Controlled Heroin Use and Addiction

Models pose as a group of friends drinking and using drugs
Controlled heroin use is possible for some users. Mario13 / Getty Images

Is controlled heroin use possible? Many drug users wonder whether controlled heroin use — recreational use of heroin without becoming addicted — is possible. Although this is a very under-researched area of the addictions field, and most research points to heroin users becoming addicted and suffering from severe problems, there was research in 2014 indicating that some heroin users get away with occasionally using heroin without becoming addicted.

Stigma Among Physicians

Research in 2016 has shown that physicians have a lot of hesitation around the prescription of opiate pain medication, with their view of patients they are considering prescribing pain medication to being divided between those who are seen as "deserving pain patients," and those that are considered to be "drug-seeking."

Even back in 1962, Dr. Zinberg found that physicians were reluctant to prescribe opiate pain medication to patients who needed it, for fear that the patients would become addicted. Yet this fear was based on the social and cultural expectations of the physicians, not on fact. In reality, Zinberg noticed that very few patients in the hospital became addicted to prescribed opioids. This was Zinberg's first experience of how setting can affect subsequent addiction.

While we might expect physicians to be objective and fair in the way that they view their patients, nothing could be further from the truth.

Physicians often believe that judging patients is part of their job, as they soothe "genuine" pain patients while avoiding the possibility that they are enabling the addiction of "drug seekers."

What Research Says

Dr. Norman Zinberg of Harvard Medical School carried out clinical work with drug users for over twenty years and conducted a series of studies of people who were using illicit drugs, such as heroin. He found that not all drug users lost control over their use and became addicted, and that set and setting were key factors in determining whether or not an individual lost control of their drug use.

In researching British heroin addicts in the late 1960s, when heroin could be legally prescribed to those who were addicted, Zinberg found that there were two distinct types of heroin addict — those who were controlled in their use, and had functional and even successful lives, and those who were uncontrolled in their use, saw themselves as defective, and had self-destructive lifestyles.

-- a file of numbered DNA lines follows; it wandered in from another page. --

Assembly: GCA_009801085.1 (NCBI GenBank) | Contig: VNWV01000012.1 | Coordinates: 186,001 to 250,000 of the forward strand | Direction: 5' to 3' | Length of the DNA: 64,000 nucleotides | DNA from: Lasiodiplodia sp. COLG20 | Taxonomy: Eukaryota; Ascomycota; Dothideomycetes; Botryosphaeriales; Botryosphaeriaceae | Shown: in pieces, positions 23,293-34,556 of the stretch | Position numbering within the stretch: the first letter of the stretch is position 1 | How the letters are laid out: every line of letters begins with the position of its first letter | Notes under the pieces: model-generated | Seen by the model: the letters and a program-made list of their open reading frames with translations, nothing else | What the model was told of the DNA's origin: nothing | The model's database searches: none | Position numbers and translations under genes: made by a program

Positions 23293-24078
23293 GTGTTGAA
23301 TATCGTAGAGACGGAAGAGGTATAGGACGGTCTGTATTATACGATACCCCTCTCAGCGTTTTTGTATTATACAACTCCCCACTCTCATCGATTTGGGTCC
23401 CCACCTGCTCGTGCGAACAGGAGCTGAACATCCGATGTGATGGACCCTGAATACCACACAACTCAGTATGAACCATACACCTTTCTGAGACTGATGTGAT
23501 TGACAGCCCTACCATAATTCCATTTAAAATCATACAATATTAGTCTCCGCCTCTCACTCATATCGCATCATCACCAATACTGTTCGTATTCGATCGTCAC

Yet prior to the criminalization of heroin in Britain, neither type was not a cause of social unrest, crime, or public hysteria. Again, Zinberg saw this as an effect of the legal status of heroin in Britain at the time. Zinberg also studied heroin use by distraught American troops in Vietnam, which was excessive and uncontrolled, and he saw as an effort to "blot out" the trauma they were experiencing there.

Once they returned home and were out of the horrific and uncontrolled social setting of Vietnam, 88% did not recommence heroin use, although many had significant problems.

Powell, a colleague of Zinberg's, found that it was possible for people to use heroin only occasionally — a group known as "chippers." These individuals tended to socialize with non-drug using friends, and kept tight control over their heroin use, cutting back as soon as they noticed signs of dependence. This study showed that the controlled use of heroin was possible.

How Heroin Users Keep Control

As Zinberg's work progressed, he proposed that two important aspects of the "setting" of drug use were important in setting limits and controls around use. These aspects were rituals and social sanctions. Rituals are predictable patterns of behavior, and social sanctions are the values held by the drug users and their related rules of conduct.

Sanctions include formal rules which reflect the values of the wider society, such as drug laws, and they also include informal, unwritten rules among drug users which restrict the use of drugs, such as knowing your limit.

Decades later, the ideas originally proposed by Zinberg are now finally being reflected in the diagnosis of addiction. The Diagnostic and Statistical Manual of Mental Disorders, Fifth Edition, also known as the DSM-V or DSM-5, makes an explicit distinction between opioid use disorder, which involves drug-seeking behavior and compulsive use, and the physiological aspects of opioid withdrawal, which can happen to anyone who is reducing or stopping opioid use, including people on opioid medications who are not addicted.

In spite of this research, The National Institute of Drug Abuse says that heroin is a highly risky drug, typically leading to long-term addiction, multiple serious life problems related to use, and a high probability of relapse. If you haven't taken heroin before, it is safer not to risk it.

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  1. Wenger LD, Lopez AM, Comfort M, Kral AH. The phenomenon of low-frequency heroin injection among street-based urban poor: drug user strategies and contexts of useInt J Drug Policy. 2014;25(3):471–479. doi:10.1016/j.drugpo.2014.02.015


  3. Zinberg, N. Drug, Set, and Setting: The Basis for Controlled Intoxicant Use. Yale University Press. 1986.

  4. American Psychiatric Association. Diagnostic and Statistical Manual of Mental Disorders. 5th ed. Washington D.C.: 2013.

  5. National Institute on Drug Abuse. Heroin.